• Listen to what others are saying and try to understand their thinking
  • Never reveal confidences shared
  • Let others know who you are and what is important to you

What additional qualities have made your leadership soar?

 (photo credit-Flickr CC Nguyen Hung Vu)

11 thoughts on “The Three C’s Of Leadership

  1. I absolutely love your third C. Most people would assume that it should be … be confident but that’s not the key to building trust. I’m with you that being a confidant is a powerful place to stay focused on the relationship and to create the space for shared success.

    Fantastic, Terri!

  2. Thanks Alli for seeing the element of surprise in The Three C’s Leadership model!

    Being able to be open with the people we connect with on our teams and in our collaborations is essential to developing meaningful work relationships. To be a confidant, leaders need to be less judgmental and open to different perspectives. They also need to be approachable to share critical information and concerns.

    As always Alli, I appreciate your great insights and additions to the dialogue!

  3. Terri, Excellent. If everyone on the team is out of synch with you, it’s likely not them, it’s you. I love the advice you gave your client. Vision is great, but does no good if people don’t feel connected to it or energized to work toward it.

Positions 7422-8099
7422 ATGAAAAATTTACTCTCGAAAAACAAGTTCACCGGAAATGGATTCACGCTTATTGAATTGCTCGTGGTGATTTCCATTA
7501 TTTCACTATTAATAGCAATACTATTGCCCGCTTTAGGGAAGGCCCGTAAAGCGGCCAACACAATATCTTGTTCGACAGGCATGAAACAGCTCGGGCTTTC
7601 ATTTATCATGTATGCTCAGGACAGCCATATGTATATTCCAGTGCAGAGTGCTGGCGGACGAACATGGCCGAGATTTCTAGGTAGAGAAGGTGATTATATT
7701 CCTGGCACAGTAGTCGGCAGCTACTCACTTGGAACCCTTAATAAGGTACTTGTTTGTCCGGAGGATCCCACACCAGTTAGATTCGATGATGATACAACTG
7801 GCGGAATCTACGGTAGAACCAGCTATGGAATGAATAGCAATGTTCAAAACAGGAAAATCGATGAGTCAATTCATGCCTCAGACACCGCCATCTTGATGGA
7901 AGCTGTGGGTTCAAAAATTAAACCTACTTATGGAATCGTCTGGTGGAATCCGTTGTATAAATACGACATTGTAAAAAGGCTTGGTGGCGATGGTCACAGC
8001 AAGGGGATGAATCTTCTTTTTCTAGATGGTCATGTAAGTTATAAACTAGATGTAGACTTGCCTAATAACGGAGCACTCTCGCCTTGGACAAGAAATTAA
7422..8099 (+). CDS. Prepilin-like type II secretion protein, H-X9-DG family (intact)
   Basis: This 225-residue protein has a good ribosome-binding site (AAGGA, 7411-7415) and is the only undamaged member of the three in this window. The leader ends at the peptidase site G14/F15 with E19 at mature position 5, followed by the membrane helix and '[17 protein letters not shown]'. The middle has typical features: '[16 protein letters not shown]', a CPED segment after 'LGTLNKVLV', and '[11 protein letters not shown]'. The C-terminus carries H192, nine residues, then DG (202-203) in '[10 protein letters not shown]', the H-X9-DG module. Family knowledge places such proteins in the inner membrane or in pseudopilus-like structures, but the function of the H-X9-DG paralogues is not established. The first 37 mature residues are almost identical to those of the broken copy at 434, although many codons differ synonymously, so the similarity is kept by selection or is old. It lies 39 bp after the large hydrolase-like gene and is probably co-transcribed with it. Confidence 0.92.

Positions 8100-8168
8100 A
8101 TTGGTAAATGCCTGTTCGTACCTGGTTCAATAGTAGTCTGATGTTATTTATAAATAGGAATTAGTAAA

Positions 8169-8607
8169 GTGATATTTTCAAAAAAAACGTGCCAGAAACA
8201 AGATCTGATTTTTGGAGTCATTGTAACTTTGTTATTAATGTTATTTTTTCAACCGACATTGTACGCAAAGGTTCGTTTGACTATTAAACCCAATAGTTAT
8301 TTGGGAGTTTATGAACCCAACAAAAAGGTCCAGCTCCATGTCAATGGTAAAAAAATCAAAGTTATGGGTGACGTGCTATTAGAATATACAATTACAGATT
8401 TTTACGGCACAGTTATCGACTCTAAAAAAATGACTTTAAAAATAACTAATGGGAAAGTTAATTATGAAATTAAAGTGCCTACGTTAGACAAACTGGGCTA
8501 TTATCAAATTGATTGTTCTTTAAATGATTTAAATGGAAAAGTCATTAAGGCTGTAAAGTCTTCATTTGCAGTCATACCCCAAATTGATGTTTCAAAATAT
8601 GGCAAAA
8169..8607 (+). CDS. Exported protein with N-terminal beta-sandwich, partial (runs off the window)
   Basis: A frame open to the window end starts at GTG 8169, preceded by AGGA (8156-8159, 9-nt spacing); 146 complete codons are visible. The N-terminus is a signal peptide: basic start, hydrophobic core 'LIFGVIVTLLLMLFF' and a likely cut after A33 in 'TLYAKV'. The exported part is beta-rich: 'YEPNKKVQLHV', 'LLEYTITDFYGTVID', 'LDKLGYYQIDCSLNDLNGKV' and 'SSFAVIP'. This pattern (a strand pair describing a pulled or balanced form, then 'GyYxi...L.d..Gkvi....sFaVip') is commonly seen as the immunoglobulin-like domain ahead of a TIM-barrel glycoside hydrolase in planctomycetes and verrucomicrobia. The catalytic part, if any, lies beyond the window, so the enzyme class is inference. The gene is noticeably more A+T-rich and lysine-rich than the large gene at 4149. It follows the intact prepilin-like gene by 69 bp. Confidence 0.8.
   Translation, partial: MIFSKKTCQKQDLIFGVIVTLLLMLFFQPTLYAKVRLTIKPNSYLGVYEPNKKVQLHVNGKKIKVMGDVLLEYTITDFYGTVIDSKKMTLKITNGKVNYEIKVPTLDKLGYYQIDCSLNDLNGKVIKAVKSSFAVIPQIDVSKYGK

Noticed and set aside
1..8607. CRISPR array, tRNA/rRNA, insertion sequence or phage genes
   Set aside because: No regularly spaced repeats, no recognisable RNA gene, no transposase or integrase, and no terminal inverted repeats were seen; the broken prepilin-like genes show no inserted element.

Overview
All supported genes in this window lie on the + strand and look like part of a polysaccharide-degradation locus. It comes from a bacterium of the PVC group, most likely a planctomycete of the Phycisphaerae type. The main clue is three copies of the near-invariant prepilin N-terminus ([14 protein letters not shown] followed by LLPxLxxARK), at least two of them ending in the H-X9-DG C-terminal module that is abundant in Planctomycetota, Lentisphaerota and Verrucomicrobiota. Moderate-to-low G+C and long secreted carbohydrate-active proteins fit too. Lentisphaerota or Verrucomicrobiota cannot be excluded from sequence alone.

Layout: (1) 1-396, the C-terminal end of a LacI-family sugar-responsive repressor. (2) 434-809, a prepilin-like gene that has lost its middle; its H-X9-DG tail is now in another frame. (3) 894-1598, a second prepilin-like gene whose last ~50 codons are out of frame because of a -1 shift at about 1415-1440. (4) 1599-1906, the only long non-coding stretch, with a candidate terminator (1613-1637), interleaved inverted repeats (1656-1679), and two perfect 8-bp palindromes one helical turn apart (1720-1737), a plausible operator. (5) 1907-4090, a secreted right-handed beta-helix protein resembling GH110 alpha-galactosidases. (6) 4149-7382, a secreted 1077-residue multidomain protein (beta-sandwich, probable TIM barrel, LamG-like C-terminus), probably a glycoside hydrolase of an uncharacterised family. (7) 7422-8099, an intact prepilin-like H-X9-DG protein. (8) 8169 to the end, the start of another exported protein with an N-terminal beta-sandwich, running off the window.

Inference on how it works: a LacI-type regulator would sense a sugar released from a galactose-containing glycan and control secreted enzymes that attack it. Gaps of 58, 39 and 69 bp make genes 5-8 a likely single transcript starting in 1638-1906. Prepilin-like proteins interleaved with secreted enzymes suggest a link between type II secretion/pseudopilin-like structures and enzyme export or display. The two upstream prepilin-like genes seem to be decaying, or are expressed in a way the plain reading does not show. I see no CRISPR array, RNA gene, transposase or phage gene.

4. Great point Karin that vision alone can never be seen by others on our team if we don’t build meaningful connections.

    Rallying others to see our perspective can be difficult if we don’t meet them where they are. Being inclusive means empowering others to be part of the bigger picture.

    Thanks Karin!

  5. Love your title, Terri! Another excellent post about leadership.

    I would add consistency into the mix, primarily because I’ve had supervisors that may not have made the right decisions but at least they were consistent in the way they made them. It can be frustrating when the team leader arrives at decisions in a seemingly random manner.

    Fantastic, Terri!

  6. Consistency is also very important LaRae as long as a leader knows when to pivot in order to cultivate a stronger vision or collaboration. Leaders must weigh the decision to choose a new direction or stay focused on the same path as long as the vision, mission and values are kept in tact.

    It is important to a team to be able to rely on a leader’s choices and that they are representative of what the leader stands for.

    Thanks LaRae!


    This is my favorite part:

    “A leader who is able to express themselves in a clear and direct way while still honoring the other person’s point of view will always be heard.”

  8. Thanks Chery!

    I do believe that leaders need to hear other perspectives with respect even if they don’t agree because those opposite points of view can be so helpful. Also by listening to others we show we care about what they have to contribute as well. Caring leads to generosity which leads to relationship building.